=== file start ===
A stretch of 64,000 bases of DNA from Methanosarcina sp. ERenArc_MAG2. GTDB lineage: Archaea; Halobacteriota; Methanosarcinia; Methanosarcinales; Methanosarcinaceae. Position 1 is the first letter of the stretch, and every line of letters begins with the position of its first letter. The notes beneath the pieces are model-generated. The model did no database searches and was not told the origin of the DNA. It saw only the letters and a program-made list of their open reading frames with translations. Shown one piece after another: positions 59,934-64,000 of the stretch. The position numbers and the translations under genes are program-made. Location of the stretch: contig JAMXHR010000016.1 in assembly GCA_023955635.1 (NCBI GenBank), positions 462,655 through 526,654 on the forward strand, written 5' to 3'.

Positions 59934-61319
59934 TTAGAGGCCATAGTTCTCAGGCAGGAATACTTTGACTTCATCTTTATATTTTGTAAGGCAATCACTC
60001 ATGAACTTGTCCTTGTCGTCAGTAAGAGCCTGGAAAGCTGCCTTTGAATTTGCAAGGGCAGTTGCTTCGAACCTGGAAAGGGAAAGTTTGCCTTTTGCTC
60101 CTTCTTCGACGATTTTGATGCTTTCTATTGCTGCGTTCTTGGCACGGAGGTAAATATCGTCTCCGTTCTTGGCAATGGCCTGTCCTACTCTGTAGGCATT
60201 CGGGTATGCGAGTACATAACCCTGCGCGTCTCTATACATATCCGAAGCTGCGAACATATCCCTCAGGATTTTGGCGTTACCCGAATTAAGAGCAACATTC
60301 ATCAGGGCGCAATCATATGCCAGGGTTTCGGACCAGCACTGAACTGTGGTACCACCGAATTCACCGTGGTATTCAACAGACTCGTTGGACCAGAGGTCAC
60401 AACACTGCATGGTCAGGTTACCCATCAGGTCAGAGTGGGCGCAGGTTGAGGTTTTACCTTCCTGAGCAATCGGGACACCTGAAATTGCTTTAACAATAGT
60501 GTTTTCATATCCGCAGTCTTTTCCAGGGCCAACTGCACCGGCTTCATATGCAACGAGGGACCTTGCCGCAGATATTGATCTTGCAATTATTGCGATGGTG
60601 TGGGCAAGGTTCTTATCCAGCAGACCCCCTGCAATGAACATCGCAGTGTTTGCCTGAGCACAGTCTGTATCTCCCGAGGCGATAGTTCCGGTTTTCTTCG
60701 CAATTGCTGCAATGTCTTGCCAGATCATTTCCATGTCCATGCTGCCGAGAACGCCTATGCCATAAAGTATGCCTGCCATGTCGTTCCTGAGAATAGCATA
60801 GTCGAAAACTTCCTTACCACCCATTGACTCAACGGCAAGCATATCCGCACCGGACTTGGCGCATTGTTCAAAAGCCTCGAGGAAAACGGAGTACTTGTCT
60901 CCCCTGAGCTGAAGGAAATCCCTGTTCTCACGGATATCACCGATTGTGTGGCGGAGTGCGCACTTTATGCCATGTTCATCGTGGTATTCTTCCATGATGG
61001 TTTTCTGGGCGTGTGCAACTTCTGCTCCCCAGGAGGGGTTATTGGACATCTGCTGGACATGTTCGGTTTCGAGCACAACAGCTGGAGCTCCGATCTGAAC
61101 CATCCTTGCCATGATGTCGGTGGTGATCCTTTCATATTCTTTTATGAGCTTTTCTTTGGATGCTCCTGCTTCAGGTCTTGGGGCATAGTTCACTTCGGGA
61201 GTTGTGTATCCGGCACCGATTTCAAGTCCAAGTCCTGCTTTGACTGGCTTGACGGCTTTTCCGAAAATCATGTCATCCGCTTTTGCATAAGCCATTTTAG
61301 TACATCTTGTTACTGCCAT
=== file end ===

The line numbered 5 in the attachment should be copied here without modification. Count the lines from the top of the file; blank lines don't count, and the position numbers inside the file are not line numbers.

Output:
60101 CTTCTTCGACGATTTTGATGCTTTCTATTGCTGCGTTCTTGGCACGGAGGTAAATATCGTCTCCGTTCTTGGCAATGGCCTGTCCTACTCTGTAGGCATT